When young men arrive at our sober living home, they are often plagued by seemingly insurmountable debts. They may have maxed out credit cards, student loans for college degrees that they never earned, and even payday loans endlessly deferred. Often residents face legal problems that require them to pay fees or retain a lawyer. Medical problems often require financial resources that they do not possess. These problems can be difficult enough for someone who is healthy, but for an individual experiencing the struggles of early sobriety, they can be downright overwhelming. In fact, financial strain due to debt and unemployment are major factors that contribute to relapse.

To that end, Design for Recovery offers money management services to all residents. That way, young men who are quitting drugs and alcohol can relax and focus entirely on the process of recovering from their substance use disorder, without needlessly stressing about financial issues. Staff members help residents set a budget, manage their expenses, develop debt payment plans, and help residents connect with resources to deal with their legal or financial distress.

We also make sure that by the time residents graduate from their sober living home, they are prepared to handle their own finances. Outside of the basic principles and framework for recovery, perhaps the most useful knowledge for an addict new to sobriety is money management. Money management refers to how you handle all aspects of your finances, from budgeting each paycheck to setting long-term investment goals.

The Importance of Budgeting

The key word there is budget. It is a foreign term to many addicts who probably associate it more with a truck-rental company than an invaluable skill to prevent them from wasting every hard-earned dime on skinny jeans and Starbucks lattes. Budgeting is the process of creating a plan to spend your money. It is crucially important for establishing a successful and independent life when newly sober.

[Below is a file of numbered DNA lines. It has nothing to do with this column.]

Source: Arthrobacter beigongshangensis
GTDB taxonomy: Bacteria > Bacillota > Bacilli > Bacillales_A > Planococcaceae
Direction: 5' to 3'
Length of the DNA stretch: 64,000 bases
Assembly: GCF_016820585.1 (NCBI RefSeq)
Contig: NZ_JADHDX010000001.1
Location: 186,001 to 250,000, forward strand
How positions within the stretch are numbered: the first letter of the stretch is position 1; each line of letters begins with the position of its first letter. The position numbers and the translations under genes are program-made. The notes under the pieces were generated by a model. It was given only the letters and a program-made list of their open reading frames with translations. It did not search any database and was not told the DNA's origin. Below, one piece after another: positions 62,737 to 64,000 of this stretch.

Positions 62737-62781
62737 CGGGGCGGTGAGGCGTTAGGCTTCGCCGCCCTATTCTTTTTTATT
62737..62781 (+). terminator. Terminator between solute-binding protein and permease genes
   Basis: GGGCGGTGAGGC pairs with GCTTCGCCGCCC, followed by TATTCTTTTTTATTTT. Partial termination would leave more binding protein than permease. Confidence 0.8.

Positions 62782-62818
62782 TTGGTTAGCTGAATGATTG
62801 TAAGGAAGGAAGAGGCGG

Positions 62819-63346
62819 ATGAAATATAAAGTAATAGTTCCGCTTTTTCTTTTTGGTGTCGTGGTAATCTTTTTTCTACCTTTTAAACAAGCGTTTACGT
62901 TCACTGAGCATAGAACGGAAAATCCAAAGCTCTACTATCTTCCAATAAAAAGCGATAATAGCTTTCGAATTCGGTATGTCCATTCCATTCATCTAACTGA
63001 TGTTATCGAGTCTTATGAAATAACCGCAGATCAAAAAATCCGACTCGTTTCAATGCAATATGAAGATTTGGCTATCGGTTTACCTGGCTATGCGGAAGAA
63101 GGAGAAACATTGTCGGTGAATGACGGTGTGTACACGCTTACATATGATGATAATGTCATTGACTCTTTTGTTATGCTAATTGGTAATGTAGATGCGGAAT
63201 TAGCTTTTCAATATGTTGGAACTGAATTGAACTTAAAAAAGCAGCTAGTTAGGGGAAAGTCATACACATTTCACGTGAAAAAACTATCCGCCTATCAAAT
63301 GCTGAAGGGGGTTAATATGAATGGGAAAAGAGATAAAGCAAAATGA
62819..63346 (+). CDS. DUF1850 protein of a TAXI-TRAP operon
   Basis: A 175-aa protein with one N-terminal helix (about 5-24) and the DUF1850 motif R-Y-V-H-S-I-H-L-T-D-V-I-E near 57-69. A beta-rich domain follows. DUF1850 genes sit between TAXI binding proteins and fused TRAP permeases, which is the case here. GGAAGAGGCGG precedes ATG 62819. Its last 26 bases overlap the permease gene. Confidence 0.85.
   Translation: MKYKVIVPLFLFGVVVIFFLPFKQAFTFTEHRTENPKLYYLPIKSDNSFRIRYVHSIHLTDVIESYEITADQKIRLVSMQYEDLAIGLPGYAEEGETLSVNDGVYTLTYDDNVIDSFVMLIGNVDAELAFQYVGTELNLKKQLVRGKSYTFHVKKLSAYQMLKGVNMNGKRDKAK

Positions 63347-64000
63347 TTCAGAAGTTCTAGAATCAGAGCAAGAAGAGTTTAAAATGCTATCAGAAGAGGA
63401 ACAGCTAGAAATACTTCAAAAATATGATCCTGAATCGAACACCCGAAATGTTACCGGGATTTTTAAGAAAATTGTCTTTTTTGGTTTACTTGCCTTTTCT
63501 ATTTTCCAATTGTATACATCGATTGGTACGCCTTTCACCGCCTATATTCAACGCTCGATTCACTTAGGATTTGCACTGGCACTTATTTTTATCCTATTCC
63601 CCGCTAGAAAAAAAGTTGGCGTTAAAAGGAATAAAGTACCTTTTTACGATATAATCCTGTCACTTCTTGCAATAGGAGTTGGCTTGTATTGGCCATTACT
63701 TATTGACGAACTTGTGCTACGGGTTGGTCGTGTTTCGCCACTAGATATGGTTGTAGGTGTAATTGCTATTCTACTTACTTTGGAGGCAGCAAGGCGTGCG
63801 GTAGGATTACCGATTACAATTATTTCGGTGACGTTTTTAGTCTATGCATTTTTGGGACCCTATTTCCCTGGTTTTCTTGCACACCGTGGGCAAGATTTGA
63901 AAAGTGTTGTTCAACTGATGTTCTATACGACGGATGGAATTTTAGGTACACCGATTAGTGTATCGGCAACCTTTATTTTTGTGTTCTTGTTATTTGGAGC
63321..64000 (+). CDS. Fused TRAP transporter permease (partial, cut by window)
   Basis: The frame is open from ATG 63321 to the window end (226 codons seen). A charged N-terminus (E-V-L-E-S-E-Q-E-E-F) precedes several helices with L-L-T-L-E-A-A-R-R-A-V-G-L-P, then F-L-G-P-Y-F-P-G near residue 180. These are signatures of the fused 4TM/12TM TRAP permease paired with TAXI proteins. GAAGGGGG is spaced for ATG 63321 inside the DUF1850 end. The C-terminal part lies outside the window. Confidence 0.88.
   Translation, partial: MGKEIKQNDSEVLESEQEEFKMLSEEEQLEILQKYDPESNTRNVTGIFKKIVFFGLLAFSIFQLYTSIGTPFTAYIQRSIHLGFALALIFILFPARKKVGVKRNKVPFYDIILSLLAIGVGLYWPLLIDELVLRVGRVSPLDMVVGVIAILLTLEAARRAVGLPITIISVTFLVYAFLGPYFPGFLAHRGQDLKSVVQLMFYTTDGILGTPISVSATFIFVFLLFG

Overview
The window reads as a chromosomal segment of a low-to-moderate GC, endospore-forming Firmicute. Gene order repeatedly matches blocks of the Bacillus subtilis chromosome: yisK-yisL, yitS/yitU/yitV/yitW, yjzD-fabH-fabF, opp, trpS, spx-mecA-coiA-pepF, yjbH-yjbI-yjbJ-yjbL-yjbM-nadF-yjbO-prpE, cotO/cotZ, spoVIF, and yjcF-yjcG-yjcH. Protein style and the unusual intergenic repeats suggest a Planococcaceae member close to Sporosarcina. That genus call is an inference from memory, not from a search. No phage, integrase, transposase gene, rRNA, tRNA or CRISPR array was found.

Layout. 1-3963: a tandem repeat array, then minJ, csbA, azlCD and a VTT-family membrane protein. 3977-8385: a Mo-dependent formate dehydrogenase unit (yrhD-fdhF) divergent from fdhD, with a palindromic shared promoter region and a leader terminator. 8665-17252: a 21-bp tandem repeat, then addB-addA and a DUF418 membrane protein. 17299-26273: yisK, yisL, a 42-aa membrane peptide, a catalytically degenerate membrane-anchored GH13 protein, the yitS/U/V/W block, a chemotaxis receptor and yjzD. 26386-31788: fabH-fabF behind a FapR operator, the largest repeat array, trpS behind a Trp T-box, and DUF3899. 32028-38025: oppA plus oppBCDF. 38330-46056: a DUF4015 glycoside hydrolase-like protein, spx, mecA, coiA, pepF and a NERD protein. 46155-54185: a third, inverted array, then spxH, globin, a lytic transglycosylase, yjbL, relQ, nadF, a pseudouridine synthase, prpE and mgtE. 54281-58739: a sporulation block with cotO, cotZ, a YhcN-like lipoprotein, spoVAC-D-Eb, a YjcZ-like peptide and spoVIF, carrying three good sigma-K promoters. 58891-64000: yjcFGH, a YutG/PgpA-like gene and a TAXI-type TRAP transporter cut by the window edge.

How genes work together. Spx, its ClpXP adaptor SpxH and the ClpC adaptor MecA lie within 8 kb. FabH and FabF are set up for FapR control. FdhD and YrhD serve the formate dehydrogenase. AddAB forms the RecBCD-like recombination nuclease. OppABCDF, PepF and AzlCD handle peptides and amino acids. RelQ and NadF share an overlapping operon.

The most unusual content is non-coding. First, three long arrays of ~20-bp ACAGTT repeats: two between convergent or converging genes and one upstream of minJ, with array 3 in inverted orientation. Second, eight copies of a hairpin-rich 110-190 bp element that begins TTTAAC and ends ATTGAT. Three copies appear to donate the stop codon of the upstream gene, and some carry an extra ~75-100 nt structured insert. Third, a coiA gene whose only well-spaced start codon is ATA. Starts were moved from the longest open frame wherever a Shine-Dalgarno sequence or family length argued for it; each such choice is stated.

The website mymoneycoach.ca sums it up this way:

“Budgeting Is simply balancing your expenses with your income. If they don’t balance and you spend more than you make, you will have a problem. Many people don’t realize that they spend more than they earn and slowly sink deeper into debt every year.”

It may sound like a simple concept, but it is often neglected by recovering addicts whose financial stability is eroded by their impulsivity and need for instant gratification—that is, wanting something and wanting it now at the expense of future benefits. When the money is gone, many addicts turn to borrowing from friends or relatives, overdrafting bank accounts, credit card advances, or other more dire methods like pawning personal or stolen valuables. This, along with possible legal fees (for example, one DUI conviction in California can cost as much as $15,649) or medical bills, leads to a mountain of debt.

Avoiding financial ruin and breaking years, sometimes decades, of poor spending habits is no easy task. Removing drugs and alcohol from the equation only begins the process of rebuilding a broken life, one often riddled with debt and financial instability. At Design for Recovery, clients learn the importance of budgeting and how to implement it in their lives—that spending more than they earn slowly sinks them deeper into debt and adds greater stress to an already tumultuous transition to a new life in recovery.

“I’ve seen too many guys relapse over finances,” Design for Recovery Program Director Derek Eckley said. “It is one of the biggest stressors that always leads guys away from recovery.” Eckley, who has been involved in recovery for seven years, works closely with clients at Design for Recovery who wish to establish debt repayment plans, savings, or a schedule of immediate and future expenses.

Building a Life of Prosperity at a Sober Living